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from her, that he appeared even to himself, especially when he recollected his indiscriminate prejudices against all of her persuasion, to be the most intolerant of the two. Such, however, was his natural candour, that he confessed the pleasure he found in being disabused of his erroneous impressions, so far as the Shelton family were concerned, admitting that his unfavourable conclusions had been instilled into him, rather than derived from actual observation, and yet seeming to think that the inmates of Hales Court formed a marvellous exception to the rest of their Catholic brethren.
“ We admit and deplore the fanaticism of some of our brethren,” said Agatha ; “ but as you acknowledge yourself to have been widely mistaken in one instance, is it not possible that you may be equally wrong in one hundred or one thousand, especially as you have trusted to hearsay evidence, instead of employing your own senses ? Alas! this is the
that mutual errors and hatreds are perpetuated. Worshiping one common Deity, and professing together the
same religion, the very spirit of which is peace · and love, why should we persecute and abhor
one another because we may disagree in some unimportant construction of the letter? If it would be deemed absurd to hate all those who differ from us in outward lineaments, it must surely be equally preposterous to detest others for not agreeing with us in inward sentiments. Since there cannot be
creed so orthodox as a Christian life, why should we estimate men by their professions of faith instead of their actions ? Why, indeed, should we attach so much importance to belief of any sort, which by its very nature is an involuntary operation of the mind, as totally independent of the will as our stature and our complexion ? In the prayer that our Lord himself has composed for our express use, there is no mention of any particular belief, nor has he elsewhere insisted upon it; for when the Lawyer tempting him, inquired what he should do to inherit eternal life, our Saviour did not stipulate for conformity to any established creed, but directed him to love God with all his heart,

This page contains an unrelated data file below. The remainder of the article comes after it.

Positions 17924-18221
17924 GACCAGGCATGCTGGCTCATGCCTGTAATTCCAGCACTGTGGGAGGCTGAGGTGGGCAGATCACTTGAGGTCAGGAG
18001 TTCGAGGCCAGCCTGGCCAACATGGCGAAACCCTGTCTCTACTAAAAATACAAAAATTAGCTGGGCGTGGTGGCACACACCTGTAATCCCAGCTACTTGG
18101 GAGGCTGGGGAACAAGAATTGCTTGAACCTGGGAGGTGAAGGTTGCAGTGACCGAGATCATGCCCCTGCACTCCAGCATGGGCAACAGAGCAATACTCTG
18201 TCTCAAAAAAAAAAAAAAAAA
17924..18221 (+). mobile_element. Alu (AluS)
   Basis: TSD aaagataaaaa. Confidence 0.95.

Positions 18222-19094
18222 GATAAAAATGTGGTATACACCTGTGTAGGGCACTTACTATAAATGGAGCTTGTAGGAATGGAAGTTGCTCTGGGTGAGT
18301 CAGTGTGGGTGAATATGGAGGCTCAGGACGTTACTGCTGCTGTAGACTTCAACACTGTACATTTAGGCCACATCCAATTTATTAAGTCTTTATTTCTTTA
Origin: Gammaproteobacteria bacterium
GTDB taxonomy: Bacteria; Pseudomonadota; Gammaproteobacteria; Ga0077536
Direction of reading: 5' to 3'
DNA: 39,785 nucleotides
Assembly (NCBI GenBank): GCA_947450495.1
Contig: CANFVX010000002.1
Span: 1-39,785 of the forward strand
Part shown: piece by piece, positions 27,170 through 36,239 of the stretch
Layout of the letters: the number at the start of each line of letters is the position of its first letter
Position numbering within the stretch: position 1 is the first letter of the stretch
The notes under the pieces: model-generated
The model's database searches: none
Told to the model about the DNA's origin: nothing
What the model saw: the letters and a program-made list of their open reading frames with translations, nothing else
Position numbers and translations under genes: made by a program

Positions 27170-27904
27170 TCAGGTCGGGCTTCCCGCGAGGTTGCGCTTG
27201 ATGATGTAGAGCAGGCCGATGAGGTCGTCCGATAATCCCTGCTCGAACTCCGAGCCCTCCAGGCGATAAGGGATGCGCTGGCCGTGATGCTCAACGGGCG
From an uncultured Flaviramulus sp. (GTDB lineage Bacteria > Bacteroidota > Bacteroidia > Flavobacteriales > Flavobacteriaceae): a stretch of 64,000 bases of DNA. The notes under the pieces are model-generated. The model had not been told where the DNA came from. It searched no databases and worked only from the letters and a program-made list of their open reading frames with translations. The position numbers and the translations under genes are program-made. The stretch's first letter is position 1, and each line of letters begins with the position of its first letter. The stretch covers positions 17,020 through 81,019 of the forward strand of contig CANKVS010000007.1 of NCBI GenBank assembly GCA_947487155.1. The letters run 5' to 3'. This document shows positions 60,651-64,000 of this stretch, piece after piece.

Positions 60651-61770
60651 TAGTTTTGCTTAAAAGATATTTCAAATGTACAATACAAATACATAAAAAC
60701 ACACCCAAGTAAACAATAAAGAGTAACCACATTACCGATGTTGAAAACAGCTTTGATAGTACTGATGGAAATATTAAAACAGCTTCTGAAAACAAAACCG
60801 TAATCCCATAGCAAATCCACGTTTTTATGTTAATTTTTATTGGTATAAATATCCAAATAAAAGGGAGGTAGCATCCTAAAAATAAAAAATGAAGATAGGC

and his neighbour as himself. James, too, when he is giving a definition of pure religion and undefiled, does not make it consist in articles of faith, but in works of charity, and in purity of living. After such holy authorities, it may appear irreverent to allude to one of the late addresses presented to our monarch, and yet there was truth and reason in the remark, that the Declaration of Indulgence for all sects resembled Manna, which suited every man's palate ; and that men's different apprehensions about religion could no more be forced into conformity than their different gustos.”
“My own sentiments, my own sentiments exactly !” cried the stranger, with evident delight : “but never, never did I expect to hear them proclaimed at Hales Court, all the inmates of which seem to be equally generous and enlightened, and yet they all profess—pardon me, pardon me, thou incomparable woman! I was about to recur to that sweeping intolerance which henceforward I disclaim for ever.”
“ If there be any merit in my opinions,” said
Agatha, “ not to myself, but to my dear father be the praise ascribed, for he it is who has instilled them into me, even from my tenderest
“ And with such liberal views, surely, surely he cannot be favourable to the arbitrary, illegal, outrageous measures of the present government.”
“ He is an Englishman, Sir, like yourself; as such, he considers liberty to be his birthright ; as a free-born Briton, he has personally and solemnly warned the King against persistance - in his mad career; and he only retired from London because he could not prevent the crisis and convulsion which he has long anticipated.”
“O England, my country, my dear, dear country !” exclaimed the stranger, starting up from his recumbent posture, and passionately clasping his hands" who shall despair of thy fortunes, when even among those who have been falsely deemed the most recreant of thy sons are to be found the noblest champions of thy liberty ? Never, never! - thousands have already deeply sworn it, and millions shall parti
cipate the holy oath---never shalt thou become a land of slaves! May thy children perish utterly and for ever ere they suffer the accursed chains of religious or civil despotism to fetter their souls, and manacle their brave hands. Thou wert meant to be the queen and the example of the nations, and thou shalt not bow down thy beautiful and majestic head to be trampled into the dust, either by the heels of kings or priests. My heart is bursting at the audacious thought ; ay, and the last drop of its blood shall be spilt ere such an impious degradation be consummated. Hear me, O Heaven! I swear it! I swear it! I swear it!"
No Pythoness, in the moment of her divine afflatus, was ever lighted up by a more passionate fervour than that which possessed the enthusiastic youth as he uttered this adjuration. His eyes sparkled ; every feature spoke; a halo seemed to play about his countenance, and all his energies had been concentrated as he ejaculated the final oath, at the conclusion of which he sunk back upon his couch utterly exhausted.
The diffident Edith, seldom prone to speak,